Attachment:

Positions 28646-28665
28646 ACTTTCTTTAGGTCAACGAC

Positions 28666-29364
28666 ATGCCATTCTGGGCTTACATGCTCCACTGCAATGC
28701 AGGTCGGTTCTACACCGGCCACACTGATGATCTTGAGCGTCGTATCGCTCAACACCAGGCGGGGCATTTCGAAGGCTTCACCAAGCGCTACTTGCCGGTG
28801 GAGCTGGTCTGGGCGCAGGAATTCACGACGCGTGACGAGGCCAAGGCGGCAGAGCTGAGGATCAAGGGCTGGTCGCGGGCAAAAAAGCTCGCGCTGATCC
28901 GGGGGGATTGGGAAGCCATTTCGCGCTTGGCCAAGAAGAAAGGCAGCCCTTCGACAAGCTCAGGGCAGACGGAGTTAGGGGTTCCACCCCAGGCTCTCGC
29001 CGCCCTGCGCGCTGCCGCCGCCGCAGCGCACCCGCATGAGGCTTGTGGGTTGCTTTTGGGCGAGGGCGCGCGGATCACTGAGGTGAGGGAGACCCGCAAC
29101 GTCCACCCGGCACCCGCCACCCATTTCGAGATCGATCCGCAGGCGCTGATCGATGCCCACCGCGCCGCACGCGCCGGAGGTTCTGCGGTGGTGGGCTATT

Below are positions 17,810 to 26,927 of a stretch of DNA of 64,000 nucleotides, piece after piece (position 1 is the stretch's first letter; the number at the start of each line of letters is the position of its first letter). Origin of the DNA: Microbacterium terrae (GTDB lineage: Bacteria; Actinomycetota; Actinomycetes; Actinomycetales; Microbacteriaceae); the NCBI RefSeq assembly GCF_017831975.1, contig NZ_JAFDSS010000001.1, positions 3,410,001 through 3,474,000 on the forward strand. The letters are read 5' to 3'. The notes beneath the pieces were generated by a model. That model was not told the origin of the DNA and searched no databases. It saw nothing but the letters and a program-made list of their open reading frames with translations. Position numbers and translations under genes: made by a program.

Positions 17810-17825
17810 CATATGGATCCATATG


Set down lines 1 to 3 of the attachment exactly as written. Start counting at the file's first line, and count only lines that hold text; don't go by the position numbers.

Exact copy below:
Positions 28646-28665
28646 ACTTTCTTTAGGTCAACGAC

Positions 28666-29364